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Bilirubin Lights

What is bilirubin?

Bilirubin is a substance that is made as red blood cells break down. Normally the liver removes bilirubin from the blood, but newborn babies’ livers don’t do this well right after birth. When there is a lot of bilirubin, the skin and whites of the eyes get yellow. The yellow color of the skin and eyes is called jaundice.

Low levels of bilirubin are not bad. Rarely, the level of bilirubin can get very high, causing a dangerous condition called kernicterus. Very high levels of bilirubin can cause brain damage for a newborn. Early detection and treatment of severe jaundice can lower the level of bilirubin and prevent kernicterus.

What are bilirubin lights?

Bilirubin lights are used to treat newborn jaundice. A certain type of blue light causes bilirubin to change so that the baby’s body can eliminate it in urine or bowel movements. A bilirubin light box shines this blue light onto the skin of a newborn. Baby blankets have also been developed that produce this blue light. As the bilirubin levels decrease, the jaundice gets better.

When are bilirubin lights used?

Your baby will have a blood test or skin test to check the bilirubin level. Bilirubin lights are usually started well before your baby has severe jaundice. Treatments to reduce bilirubin are started before the risk of kernicterus.

What happens during bilirubin light treatment?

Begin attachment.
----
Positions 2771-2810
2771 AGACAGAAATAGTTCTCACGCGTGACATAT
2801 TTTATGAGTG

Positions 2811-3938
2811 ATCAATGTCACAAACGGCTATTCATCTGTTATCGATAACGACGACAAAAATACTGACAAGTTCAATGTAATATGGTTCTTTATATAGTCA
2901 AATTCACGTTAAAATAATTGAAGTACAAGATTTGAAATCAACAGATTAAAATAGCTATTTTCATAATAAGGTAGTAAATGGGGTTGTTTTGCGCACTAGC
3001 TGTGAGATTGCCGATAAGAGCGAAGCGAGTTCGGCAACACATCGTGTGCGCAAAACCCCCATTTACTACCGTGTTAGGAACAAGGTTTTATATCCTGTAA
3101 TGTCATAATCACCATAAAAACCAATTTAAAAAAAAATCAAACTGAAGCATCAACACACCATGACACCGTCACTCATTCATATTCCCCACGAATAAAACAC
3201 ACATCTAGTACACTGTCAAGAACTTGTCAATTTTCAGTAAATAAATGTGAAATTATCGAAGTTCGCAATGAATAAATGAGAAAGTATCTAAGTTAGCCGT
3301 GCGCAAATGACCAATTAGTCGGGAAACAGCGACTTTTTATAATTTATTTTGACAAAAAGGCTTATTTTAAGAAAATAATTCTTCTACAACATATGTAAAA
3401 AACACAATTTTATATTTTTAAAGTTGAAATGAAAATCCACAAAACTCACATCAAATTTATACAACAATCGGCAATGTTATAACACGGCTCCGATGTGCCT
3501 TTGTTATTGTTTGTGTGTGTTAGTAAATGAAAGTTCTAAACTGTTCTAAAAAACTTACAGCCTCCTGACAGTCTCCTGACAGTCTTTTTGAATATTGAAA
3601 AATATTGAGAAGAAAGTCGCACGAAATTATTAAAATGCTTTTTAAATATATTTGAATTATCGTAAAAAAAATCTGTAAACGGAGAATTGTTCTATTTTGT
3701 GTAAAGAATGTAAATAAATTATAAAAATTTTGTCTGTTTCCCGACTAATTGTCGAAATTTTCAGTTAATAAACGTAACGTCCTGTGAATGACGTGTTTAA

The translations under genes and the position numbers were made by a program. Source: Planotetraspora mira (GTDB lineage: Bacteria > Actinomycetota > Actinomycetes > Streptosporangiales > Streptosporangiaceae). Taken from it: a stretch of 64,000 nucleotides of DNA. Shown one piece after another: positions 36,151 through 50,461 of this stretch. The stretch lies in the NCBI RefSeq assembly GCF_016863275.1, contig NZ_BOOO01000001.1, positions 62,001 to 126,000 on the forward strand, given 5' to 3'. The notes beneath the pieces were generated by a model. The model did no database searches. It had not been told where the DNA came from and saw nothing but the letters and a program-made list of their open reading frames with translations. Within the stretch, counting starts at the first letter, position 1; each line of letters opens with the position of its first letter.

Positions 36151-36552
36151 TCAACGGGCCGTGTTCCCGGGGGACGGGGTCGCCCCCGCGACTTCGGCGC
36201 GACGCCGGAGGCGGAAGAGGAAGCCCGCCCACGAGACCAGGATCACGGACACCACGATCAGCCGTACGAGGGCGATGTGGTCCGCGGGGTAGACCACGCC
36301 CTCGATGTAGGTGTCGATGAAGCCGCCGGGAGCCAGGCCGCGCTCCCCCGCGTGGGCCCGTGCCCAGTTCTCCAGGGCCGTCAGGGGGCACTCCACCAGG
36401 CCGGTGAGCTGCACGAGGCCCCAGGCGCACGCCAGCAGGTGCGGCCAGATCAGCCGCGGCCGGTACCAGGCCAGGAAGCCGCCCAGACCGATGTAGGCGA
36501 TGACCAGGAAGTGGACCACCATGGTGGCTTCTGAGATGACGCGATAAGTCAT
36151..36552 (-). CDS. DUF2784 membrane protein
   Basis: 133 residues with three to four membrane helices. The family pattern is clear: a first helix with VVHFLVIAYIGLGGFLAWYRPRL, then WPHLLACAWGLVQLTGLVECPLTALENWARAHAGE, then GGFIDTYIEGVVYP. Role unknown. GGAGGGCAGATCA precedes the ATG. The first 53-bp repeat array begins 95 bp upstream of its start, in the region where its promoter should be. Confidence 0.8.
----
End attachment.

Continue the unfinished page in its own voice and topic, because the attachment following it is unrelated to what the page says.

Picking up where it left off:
Your baby can be treated with bilirubin lights at the hospital. Milder cases of jaundice may be treated at home, but the lights available for use at home are not as strong as the lights available in the hospital.

Your baby will lie on a soft pad under the lights wearing just a diaper. Your baby’s eyes will be covered with goggles or eye patches to protect the eyes from the light. The lights will not hurt your baby's skin.

The amount of time your baby spends under the lights will depend on how high the bilirubin level is and how your baby responds to the treatment. It takes about 4 to 6 hours for the lights to start bringing the bilirubin level down. Some babies are under the lights for a day or less. Others may be under the lights for several days.

Your baby may need more breast milk or formula while under the lights. Some babies need an IV for extra fluid. The extra fluid helps the baby urinate more so that the bilirubin can be removed from the body.

What happens after bilirubin light treatment?

Your baby will need a blood test or a scan of the skin to check the bilirubin level. This test may be repeated several times during treatment.

Follow your healthcare provider's instructions. Ask your child’s provider:

  • How long it will take for your child to recover
  • How to take care of your child at home
  • What symptoms or problems you should watch for and what to do if your child has them

Make sure you know when your child should come back for a checkup.

What are the risks of bilirubin lights?

Bilirubin lights are safe for most babies. However, if porphyria (nerve pain or sensitivity to sunlight) runs in your family, your baby should not receive this treatment. If you have questions about risks and benefits of bilirubin lights, talk with your baby’s healthcare provider.

Written by Robert M. Brayden, MD, Professor of Clinical Pediatrics, University of Colorado School of Medicine.
Pediatric Advisor 2019.4 published by Change Healthcare.
Last modified: 2018-05-09
Last reviewed: 2018-05-09
This content is reviewed periodically and is subject to change as new health information becomes available. The information is intended to inform and educate and is not a replacement for medical evaluation, advice, diagnosis or treatment by a healthcare professional.
© 2018 Change Healthcare LLC and/or one of its subsidiaries
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